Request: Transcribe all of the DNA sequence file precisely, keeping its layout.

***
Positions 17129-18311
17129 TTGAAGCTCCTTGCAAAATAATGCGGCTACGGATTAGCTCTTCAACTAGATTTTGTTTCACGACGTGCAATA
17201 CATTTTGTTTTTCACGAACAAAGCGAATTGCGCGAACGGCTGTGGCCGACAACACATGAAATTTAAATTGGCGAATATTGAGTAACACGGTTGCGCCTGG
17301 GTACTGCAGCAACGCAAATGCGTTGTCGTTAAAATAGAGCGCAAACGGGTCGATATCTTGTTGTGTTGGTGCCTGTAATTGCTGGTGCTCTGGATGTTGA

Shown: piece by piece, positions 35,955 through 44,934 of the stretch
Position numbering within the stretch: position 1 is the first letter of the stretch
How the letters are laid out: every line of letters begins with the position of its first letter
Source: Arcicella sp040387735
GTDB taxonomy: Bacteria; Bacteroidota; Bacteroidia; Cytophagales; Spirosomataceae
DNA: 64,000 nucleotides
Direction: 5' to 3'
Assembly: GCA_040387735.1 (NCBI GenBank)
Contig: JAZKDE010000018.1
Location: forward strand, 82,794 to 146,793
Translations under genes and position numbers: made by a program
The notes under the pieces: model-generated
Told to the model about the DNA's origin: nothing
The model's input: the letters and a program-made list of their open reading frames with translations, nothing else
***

Positions 17129-18311
17129 TTGAAGCTCCTTGCAAAATAATGCGGCTACGGATTAGCTCTTCAACTAGATTTTGTTTCACGACGTGCAATA
17201 CATTTTGTTTTTCACGAACAAAGCGAATTGCGCGAACGGCTGTGGCCGACAACACATGAAATTTAAATTGGCGAATATTGAGTAACACGGTTGCGCCTGG
17301 GTACTGCAGCAACGCAAATGCGTTGTCGTTAAAATAGAGCGCAAACGGGTCGATATCTTGTTGTGTTGGTGCCTGTAATTGCTGGTGCTCTGGATGTTGA

Shown: piece by piece, positions 35,955 through 44,934 of the stretch
Position numbering within the stretch: position 1 is the first letter of the stretch
How the letters are laid out: every line of letters begins with the position of its first letter
Source: Arcicella sp040387735
GTDB taxonomy: Bacteria; Bacteroidota; Bacteroidia; Cytophagales; Spirosomataceae
DNA: 64,000 nucleotides
Direction: 5' to 3'
Assembly: GCA_040387735.1 (NCBI GenBank)
Contig: JAZKDE010000018.1
Location: forward strand, 82,794 to 146,793
Translations under genes and position numbers: made by a program
The notes under the pieces: model-generated
Told to the model about the DNA's origin: nothing
The model's input: the letters and a program-made list of their open reading frames with translations, nothing else